News and Announcements


Our summer swim team, the Tucson Aquabears runs for 9 weeks from. to and includes 3 practices per week and 4-6 meets.
We also offer a 5-week pre-season starting

Preseason and Full Season (13 weeks) is $. (includes entry into all the Summer swim meets, a Team Swim Cap, a Team T-Shirt), and scheduled practices for 3 months
Summer Season (8 weeks) is $includes entry into all the Summer swim meets, a Team Swim Cap, a Team T-Shirt), and scheduled practices for 2 months

*Practice Schedule: *






MWF. 7:30-8:30AM (12-18yrs).

MWF 10:00-11:00AM (5-8 yrs).

MWF 11:00-12:00PM (8-11 yrs).

Registration and Evaluations:

Email or call us (520 820 3233) to schedule an evaluation (for group placement) or just to by come and check out our pool and facility. Registration is ongoing throughout the summer but space is limited.

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Highly Recommend

Posted by Aquabear Swim Club at Jul 15, 2020 3:20PM PDT ( 0 Comments )

It has been a life changing experience having our boys on this swim team. Coach Justin is far and away the most skilled coach there is in Arizona. He is kind, understanding of children and their variety of needs, and a fantastic communicator. Not only is he developing strong athletes, he builds confidence and character. He also has the ability to train his coaches and they too are among the greatest. Any coach you get at Aquabear Swim Club is going to give you a great experience. Highly Recommend!

This is silly but just wanted to let you know we appreciate you and your patience with Bennett. We were at the pool yesterday and a 2 year old drown and it took several minutes to revive him. Just kept thinking about our kids and how thankful we are.

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Swim School Endorsement ...

Posted by Aquabear Swim Club at Jul 15, 2020 3:04PM PDT ( 0 Comments )

Coach! You helped turn our kid into a fish! We just want you to know how much we appreciate you coaching Tyce last summer.. We got off to a slow start this summer, but we stayed true to the techniques we all learned from you. He now LOVES the water!! Another life you saved!

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The "New Breastroke" ... by Gary Hall Sr.

Posted by Justin Slade at Mar 8, 2020 6:40PM PDT ( 0 Comments )

The New Breaststroke

I love watching Adam Peaty and Lilly King do the swimming technique breaststroke . It is the new breaststroke. You might call it a high octane breaststroke, as it is a powerful swimming technique for the 50 and 100, primarily (Adam doesn’t even swim the 200 breast). This new breaststroke should be fast in both tempo and speed.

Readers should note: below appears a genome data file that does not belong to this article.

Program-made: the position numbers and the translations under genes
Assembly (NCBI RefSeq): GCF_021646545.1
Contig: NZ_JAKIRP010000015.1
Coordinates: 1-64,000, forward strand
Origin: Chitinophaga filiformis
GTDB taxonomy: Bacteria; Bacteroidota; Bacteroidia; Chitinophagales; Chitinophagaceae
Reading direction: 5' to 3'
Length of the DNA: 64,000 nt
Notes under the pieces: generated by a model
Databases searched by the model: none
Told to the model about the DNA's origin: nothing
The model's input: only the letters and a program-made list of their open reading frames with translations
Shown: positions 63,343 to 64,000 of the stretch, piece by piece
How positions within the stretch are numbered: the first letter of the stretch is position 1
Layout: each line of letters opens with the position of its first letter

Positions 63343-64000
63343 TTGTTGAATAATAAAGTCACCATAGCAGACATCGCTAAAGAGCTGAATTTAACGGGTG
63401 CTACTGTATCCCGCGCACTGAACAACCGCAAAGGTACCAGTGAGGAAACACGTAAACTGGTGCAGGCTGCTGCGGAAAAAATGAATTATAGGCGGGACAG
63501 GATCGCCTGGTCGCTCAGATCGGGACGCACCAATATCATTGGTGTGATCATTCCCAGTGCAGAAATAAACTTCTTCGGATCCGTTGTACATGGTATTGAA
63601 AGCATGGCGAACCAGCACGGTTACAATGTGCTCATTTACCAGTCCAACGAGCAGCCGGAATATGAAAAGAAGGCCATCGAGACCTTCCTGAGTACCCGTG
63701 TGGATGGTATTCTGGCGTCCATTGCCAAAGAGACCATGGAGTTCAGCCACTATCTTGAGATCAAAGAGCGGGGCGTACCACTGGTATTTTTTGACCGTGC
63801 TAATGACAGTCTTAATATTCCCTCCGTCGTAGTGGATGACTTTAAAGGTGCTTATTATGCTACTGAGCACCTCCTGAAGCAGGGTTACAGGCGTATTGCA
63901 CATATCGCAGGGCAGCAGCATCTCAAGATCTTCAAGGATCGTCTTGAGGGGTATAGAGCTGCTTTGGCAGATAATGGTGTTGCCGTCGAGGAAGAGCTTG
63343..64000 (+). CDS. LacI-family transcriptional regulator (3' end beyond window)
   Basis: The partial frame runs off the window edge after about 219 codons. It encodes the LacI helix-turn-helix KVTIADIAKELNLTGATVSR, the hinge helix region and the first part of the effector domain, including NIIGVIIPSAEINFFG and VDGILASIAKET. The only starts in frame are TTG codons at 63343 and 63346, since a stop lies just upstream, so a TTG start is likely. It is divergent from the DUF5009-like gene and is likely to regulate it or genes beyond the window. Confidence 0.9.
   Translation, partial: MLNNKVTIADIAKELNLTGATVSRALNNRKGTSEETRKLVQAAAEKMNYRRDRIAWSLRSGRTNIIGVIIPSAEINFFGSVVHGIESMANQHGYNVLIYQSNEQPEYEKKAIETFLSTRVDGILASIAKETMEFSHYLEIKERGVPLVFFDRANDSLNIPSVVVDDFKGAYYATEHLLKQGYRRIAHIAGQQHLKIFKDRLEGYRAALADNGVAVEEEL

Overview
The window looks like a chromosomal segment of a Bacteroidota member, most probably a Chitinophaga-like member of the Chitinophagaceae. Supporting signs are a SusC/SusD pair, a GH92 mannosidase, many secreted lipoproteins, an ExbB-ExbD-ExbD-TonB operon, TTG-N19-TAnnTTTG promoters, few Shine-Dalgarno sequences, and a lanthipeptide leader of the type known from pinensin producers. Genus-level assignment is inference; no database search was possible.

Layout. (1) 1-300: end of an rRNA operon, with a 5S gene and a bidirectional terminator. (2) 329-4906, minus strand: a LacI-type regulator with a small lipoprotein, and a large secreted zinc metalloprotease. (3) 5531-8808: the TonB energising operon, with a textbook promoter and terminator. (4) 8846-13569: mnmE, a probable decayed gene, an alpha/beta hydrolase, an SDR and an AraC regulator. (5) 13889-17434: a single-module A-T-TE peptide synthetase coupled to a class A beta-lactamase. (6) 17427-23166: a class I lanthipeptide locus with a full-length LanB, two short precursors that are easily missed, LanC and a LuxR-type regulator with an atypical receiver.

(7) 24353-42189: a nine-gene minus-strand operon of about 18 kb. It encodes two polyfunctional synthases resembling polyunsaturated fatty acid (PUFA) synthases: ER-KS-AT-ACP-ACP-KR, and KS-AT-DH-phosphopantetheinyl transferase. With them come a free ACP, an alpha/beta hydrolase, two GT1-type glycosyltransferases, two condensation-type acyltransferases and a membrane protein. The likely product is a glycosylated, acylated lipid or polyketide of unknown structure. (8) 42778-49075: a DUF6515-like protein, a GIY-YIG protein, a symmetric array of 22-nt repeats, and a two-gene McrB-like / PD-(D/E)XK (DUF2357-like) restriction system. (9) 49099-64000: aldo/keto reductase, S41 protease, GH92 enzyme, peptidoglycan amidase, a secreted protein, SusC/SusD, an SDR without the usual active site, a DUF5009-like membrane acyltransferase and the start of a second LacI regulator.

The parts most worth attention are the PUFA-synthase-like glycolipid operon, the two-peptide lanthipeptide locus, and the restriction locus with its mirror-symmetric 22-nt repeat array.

Having a fast stroke rate in breaststroke does not necessarily equate to having speed. It is pretty easy to spin your wheels in breaststroke and waste a lot of energy without having much to show for that effort in terms of speed. Breaststroke is the most timing-sensitive of all four strokes. It requires a completely different set of tools to do well, which includes hip, ankle, and lumbar spinal flexibility. It is also a stroke where, in order to do well, neither the arms nor the legs ever get to rest. For all of these reasons, breaststroke is the most difficult stroke to teach and learn.
Lilly and Adam have several things in common in their breaststroke technique. Both swimmers are very strong in the pull and the kick. Both swimmers use their upper bodies and heads extremely well to couple with the pull and the kick. Both swimmers have lightning fast legs.
Having the right hip and ankle flexibility enables a breaststroker to push the instep of the feet backward with greater surface area, resulting in more propulsion. Having more lumbar flexibility enables a breaststroker to elevate the shoulders higher out of the water, while still keeping the legs pointing backwards. The higher the shoulders climb, the harder they fall. It is in the falling of the upper body and head where the timing becomes crucial for the kick.
If the swimmer is to take advantage of all that energy of the upper body and head crashing down, there is precious little time from the end of the pulling propulsion; when the shoulders are fully elevated and legs pointing backwards, until the start of the subsequent kicking propulsion, when the upper body should be striking the water. Shortly after that, the kinetic energy of the upper body goes to zero. If the kick didn’t happen in time, you just missed the dance. That is where the lightning fast legs comes into play.
Recently, using Pressure Meter technology at The Race Club, we measured the force on the pulling hands of world class Croatian breaststroker, Nikola Obrovac. By increasing his stroke rate by 4 strokes per minute (53 to 57) and by increasing the speed of elevation of his shoulders by 9% (207 degrees per second to 227 degrees per second), Niko increased the pressure (force) on his right hand by 9% and on his left hand by 3%. We will feature all of Niko’s results in an upcoming webisode.
While Niko’s shoulder elevation is a coupling motion for his breaststroke pulling force, we presume that coupling will work for his kick, also, if the timing is right. To develop lightning fast legs for breaststroke requires great strength and training. Then, with those fast legs, to augment the power of the kick, the head must snap down hard and the body press forward vigorously.

Yours in swimming,

Gary Sr.